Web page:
Persona 4's incel dungeon was 15 years ahead of its time
A rollercoaster ride.
The launch of Persona 4 Golden for modern platforms is upon us (finally!), and there’s no better time to take a look back at the game’s best dungeon, the Void Quest. Persona 4 Golden is full of memorable moments and harrowing journeys through difficult stages, but the Void Dungeon is a standout, delivering a memorable and refreshing theme, with an equally as gripping boss — whose backstory feels uncomfortable, yet ahead of its time. From start to finish, this section of Persona 4 is captivating, proving Atlus is ahead of the curve when it comes to narrative and dungeon design.
Mid-game spoilers for Persona 4 Golden ahead.
The Void Quest dungeon is presented like a retro video game, and even starts with a nostalgic “Start/Continue” screen. Along the way, you encounter blocky walls that resemble the pixelated visual style of old NES games, which makes the dungeon stand out. It’s designed to look like the original Super Mario Bros. or The Legend of Zelda, while still including the gorgeous Persona 4 style we all know and love.
But the visuals aren’t the only thing that makes this dungeon feel like a retro video game. Persona is known for its superb music and the Void Quest is an excellent example of that. Throughout the duration of this dungeon, you’ll hear 8-bit sounds akin to an old arcade game from the early 90s. It’s a nostalgia trip through and through, reminding us of the early days of this wonderful medium.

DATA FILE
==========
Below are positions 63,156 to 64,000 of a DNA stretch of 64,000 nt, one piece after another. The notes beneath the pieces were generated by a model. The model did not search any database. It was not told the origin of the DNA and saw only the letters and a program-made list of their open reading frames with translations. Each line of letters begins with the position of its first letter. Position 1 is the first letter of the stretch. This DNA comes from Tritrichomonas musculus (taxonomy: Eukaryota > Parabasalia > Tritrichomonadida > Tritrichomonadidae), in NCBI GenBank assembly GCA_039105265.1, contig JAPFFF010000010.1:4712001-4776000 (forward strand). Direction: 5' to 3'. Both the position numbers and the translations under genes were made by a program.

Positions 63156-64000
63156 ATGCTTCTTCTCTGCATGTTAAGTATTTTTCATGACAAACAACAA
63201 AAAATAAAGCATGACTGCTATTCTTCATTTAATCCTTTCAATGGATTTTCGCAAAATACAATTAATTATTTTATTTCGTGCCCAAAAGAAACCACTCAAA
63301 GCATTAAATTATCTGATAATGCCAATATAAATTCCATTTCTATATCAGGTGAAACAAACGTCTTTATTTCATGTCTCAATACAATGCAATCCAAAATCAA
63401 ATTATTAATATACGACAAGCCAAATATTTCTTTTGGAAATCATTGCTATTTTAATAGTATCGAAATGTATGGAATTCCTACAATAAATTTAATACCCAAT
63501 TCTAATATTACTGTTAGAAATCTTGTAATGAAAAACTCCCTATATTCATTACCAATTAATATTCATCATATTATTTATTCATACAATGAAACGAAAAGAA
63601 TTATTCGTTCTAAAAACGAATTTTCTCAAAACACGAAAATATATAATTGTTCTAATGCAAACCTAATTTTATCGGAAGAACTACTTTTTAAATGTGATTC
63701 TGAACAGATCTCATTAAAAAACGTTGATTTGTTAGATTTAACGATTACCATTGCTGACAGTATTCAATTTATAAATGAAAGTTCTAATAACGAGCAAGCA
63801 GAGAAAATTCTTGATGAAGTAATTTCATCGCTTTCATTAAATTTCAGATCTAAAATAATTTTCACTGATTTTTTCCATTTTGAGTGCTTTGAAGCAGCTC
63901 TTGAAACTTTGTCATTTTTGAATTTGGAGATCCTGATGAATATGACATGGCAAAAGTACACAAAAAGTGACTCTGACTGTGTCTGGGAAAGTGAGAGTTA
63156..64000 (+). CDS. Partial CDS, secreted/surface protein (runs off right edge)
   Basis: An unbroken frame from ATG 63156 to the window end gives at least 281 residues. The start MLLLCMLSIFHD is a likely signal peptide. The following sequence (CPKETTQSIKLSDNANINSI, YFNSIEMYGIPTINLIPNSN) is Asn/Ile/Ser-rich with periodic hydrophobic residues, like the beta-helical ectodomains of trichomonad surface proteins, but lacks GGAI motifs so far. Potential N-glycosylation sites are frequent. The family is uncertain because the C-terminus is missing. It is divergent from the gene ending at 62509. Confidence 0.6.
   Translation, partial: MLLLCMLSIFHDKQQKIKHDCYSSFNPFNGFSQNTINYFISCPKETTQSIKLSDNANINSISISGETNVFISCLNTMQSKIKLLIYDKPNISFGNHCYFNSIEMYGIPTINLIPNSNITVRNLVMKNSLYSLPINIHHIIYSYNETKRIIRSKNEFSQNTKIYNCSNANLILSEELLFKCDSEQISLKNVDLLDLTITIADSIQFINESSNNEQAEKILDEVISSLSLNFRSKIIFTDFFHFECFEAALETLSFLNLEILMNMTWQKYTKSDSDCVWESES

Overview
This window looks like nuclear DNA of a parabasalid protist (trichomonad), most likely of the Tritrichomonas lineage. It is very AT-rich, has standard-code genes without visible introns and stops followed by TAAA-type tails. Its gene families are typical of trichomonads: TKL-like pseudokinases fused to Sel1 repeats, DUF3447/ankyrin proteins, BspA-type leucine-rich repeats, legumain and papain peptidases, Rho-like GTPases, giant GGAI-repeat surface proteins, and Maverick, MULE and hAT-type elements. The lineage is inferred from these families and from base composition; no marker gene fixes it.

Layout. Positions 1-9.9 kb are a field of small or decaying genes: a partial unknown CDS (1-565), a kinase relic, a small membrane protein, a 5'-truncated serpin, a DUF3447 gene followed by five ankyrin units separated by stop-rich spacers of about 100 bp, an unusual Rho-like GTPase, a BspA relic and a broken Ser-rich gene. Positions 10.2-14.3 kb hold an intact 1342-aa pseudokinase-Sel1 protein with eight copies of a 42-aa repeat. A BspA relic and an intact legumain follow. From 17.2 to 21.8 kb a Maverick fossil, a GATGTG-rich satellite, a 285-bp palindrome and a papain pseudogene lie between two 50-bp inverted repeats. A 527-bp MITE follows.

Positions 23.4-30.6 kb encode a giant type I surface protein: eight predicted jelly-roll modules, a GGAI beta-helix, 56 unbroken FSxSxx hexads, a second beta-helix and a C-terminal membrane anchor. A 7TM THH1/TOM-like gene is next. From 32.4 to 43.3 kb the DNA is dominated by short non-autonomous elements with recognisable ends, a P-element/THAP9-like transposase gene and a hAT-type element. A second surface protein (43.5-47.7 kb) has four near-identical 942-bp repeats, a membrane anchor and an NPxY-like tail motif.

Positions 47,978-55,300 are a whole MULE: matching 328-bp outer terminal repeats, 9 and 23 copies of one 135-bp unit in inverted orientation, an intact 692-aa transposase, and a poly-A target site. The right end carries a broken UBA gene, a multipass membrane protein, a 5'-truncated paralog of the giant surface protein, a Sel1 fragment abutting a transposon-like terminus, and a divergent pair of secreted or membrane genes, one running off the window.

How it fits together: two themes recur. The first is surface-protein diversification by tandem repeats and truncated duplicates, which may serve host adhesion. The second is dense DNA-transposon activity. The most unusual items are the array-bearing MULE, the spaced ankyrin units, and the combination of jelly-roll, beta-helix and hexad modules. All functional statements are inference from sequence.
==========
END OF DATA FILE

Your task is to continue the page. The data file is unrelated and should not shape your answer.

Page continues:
The dungeon ends with a battle against one of the game’s villains, who throws a colorful, 8-bit warrior at you in the form of Shadow the Hero. The music and sounds that play during this battle are exceptional, with familiar beeps and boops from the games of the past. This foe caps off the most memorable dungeon in the game, while slowly trickling out the details of this villain’s wildly creepy backstory.
While navigating through the Void Quest itself is a fun, lighthearted experience, all of that comes to a halt when you encounter the dungeon’s boss, Mitsuo Kubo. In his human form, Kubo is immediately unnerving, most notably due to his black, emotionless eyes.
While initially suspected of being the game’s main antagonist, Kubo turns out to be nothing more than a cloud-chasing copycat with a chip on his shoulder. Earlier in the game, Kubo actually interacts with one of the main party members, Yukiko. He attempts to hit on her, but Yukiko is put off and promptly (though politely!) rejects him. Kubo then spends a portion of the game stalking Yukiko and taking pictures of her — when he’s not playing video games. Though incels were certainly “a thing” in 2008, when Persona 4 first launched, the archetype wasn’t as recognizable as it is now.
There are so many beloved and memorable narrative beats within Persona 4 Golden, but the story of Mitsuo Kubo — and the dungeon associated with him — is a highlight, due to its retro theme and unforgettably unsettling backstory story.
Persona Week is Inverse's love letter to the Atlus RPG series that blends deeply strategic dungeon-crawling with vivid and heartfelt social sim elements.